"There was one period when Caddy [Andrew Caddick] was out first ball, where I started getting edgy. I kept thinking if only I could get a boundary to take the pressure off, everything would be fine. Mind you having Deano [Dean Headley] out there was was great. We go back a long way and I'd always back him in that situation. He didn't let me down."

What is truly remarkable, though, is that Butcher's carapace of cool followed on the back of only his second innings in the middle since 18 September, and one of those was an ignominious first baller on the snake pit at Sabina Park. It is a bit like expecting Nick Faldo to come back from holiday and win the Open having had two putts on the practice green.

According to Butcher, whose last-minute selections were due to the illness and injury of others, the secret was not endless hours in the nets. Instead he had been doing a lot of throw-downs on concrete pitches with John Emburey, the assistant coach.

"I wasn't happy with the way I was hitting the ball early in the tour," he said, as we sat under whirring fans in the foyer of the team's hotel in Georgetown. "Having lots of throwdowns with Embers ironed that out. With my balance feeling good from the outset, lack of time in the middle wasn't necessarily the problem it might have been.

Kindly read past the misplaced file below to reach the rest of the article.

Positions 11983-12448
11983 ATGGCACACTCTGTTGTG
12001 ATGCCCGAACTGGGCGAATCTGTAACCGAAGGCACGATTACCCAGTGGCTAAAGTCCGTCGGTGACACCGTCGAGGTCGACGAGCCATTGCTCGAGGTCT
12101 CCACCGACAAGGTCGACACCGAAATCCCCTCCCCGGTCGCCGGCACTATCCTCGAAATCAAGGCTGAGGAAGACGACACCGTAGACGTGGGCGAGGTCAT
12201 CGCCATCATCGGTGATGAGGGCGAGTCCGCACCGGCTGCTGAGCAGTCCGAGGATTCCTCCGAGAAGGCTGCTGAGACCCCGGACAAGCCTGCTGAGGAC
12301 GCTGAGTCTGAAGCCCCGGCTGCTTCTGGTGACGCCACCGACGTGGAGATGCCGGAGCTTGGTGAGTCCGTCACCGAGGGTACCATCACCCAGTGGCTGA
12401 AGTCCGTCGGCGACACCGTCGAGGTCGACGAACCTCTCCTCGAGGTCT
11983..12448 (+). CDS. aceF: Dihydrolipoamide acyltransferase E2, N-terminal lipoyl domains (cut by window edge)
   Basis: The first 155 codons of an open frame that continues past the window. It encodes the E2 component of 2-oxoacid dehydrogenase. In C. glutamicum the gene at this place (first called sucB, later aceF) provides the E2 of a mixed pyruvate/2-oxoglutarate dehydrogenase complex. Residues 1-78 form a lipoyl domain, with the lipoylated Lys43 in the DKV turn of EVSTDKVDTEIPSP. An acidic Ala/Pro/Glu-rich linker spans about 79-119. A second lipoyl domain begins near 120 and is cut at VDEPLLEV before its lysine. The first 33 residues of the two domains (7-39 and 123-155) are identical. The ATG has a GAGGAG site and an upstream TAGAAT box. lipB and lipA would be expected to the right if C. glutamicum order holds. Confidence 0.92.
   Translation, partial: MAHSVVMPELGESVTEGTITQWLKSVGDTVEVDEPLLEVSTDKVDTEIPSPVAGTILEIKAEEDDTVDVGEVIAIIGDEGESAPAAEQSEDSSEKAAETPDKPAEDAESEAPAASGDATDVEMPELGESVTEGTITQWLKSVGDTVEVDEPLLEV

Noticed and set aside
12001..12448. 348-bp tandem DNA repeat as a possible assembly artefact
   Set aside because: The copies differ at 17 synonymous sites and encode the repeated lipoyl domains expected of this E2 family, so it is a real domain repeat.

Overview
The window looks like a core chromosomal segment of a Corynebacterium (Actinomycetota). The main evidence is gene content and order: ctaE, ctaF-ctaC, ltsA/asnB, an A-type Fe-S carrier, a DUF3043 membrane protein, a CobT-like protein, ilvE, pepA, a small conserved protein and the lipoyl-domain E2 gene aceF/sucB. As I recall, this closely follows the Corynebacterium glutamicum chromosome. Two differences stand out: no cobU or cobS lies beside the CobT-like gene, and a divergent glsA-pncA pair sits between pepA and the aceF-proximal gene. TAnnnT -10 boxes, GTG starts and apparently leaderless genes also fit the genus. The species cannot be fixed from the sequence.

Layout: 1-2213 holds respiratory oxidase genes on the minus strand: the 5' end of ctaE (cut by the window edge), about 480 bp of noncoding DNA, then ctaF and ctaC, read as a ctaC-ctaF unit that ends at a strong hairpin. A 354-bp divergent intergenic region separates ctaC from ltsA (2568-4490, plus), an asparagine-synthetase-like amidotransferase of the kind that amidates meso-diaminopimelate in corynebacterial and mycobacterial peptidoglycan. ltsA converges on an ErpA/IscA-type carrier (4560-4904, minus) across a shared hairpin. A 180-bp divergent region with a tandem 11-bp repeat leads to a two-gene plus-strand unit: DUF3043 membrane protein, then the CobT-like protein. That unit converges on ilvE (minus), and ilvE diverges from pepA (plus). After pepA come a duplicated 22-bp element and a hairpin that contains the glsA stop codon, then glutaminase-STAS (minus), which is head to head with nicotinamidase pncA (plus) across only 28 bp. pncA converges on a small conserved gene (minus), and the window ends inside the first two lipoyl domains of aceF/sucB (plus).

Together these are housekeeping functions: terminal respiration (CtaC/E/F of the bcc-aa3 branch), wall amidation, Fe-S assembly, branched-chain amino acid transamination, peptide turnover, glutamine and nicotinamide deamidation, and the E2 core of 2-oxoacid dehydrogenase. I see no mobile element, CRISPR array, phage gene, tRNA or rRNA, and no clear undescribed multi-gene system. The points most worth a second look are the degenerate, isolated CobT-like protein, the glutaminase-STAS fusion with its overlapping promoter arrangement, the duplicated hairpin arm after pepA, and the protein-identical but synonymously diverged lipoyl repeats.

"Funnily enough, it's unusual to have the time to work on something away from the middle. In a away it was handy I wasn't playing in the build- up matches. It gave me a chance to not worry about how many runs I was getting, but to put the mechanics back together."

Butcher, whose father Alan played one Test for England as an opening batsman in 1979, made his debut against Australia last summer, following a successful tour with England A the previous winter. In truth it was the deep end, and the Australians, analytical and ruthless as ever, made him flounder. "Although you are told to just go and do the things you do for Surrey, it is much harder. Obviously, with four front-line bowlers you don't get as many bad balls but in a way you expect that.